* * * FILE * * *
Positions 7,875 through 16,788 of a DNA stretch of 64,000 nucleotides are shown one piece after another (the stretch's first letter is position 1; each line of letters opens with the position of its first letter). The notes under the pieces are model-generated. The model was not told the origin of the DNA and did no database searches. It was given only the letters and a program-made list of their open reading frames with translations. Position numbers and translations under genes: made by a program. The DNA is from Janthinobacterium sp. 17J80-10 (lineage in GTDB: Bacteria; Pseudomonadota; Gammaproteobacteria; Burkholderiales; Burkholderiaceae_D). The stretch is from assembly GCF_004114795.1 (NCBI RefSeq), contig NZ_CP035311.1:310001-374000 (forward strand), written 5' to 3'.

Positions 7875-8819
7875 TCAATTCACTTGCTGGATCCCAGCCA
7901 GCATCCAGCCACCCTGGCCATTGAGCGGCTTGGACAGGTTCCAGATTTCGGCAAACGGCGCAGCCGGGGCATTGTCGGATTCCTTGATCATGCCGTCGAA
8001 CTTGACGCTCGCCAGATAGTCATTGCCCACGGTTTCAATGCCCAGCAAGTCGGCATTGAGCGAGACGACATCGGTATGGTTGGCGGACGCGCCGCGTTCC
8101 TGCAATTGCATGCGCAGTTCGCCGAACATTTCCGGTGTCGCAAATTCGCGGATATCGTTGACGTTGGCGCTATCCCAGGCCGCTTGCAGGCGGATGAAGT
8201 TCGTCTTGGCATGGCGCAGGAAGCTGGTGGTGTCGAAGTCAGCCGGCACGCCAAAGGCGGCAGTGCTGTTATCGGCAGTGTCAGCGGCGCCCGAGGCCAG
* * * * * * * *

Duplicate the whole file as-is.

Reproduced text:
Positions 7,875 through 16,788 of a DNA stretch of 64,000 nucleotides are shown one piece after another (the stretch's first letter is position 1; each line of letters opens with the position of its first letter). The notes under the pieces are model-generated. The model was not told the origin of the DNA and did no database searches. It was given only the letters and a program-made list of their open reading frames with translations. Position numbers and translations under genes: made by a program. The DNA is from Janthinobacterium sp. 17J80-10 (lineage in GTDB: Bacteria; Pseudomonadota; Gammaproteobacteria; Burkholderiales; Burkholderiaceae_D). The stretch is from assembly GCF_004114795.1 (NCBI RefSeq), contig NZ_CP035311.1:310001-374000 (forward strand), written 5' to 3'.

Positions 7875-8819
7875 TCAATTCACTTGCTGGATCCCAGCCA
7901 GCATCCAGCCACCCTGGCCATTGAGCGGCTTGGACAGGTTCCAGATTTCGGCAAACGGCGCAGCCGGGGCATTGTCGGATTCCTTGATCATGCCGTCGAA
8001 CTTGACGCTCGCCAGATAGTCATTGCCCACGGTTTCAATGCCCAGCAAGTCGGCATTGAGCGAGACGACATCGGTATGGTTGGCGGACGCGCCGCGTTCC
8101 TGCAATTGCATGCGCAGTTCGCCGAACATTTCCGGTGTCGCAAATTCGCGGATATCGTTGACGTTGGCGCTATCCCAGGCCGCTTGCAGGCGGATGAAGT
8201 TCGTCTTGGCATGGCGCAGGAAGCTGGTGGTGTCGAAGTCAGCCGGCACGCCAAAGGCGGCAGTGCTGTTATCGGCAGTGTCAGCGGCGCCCGAGGCCAG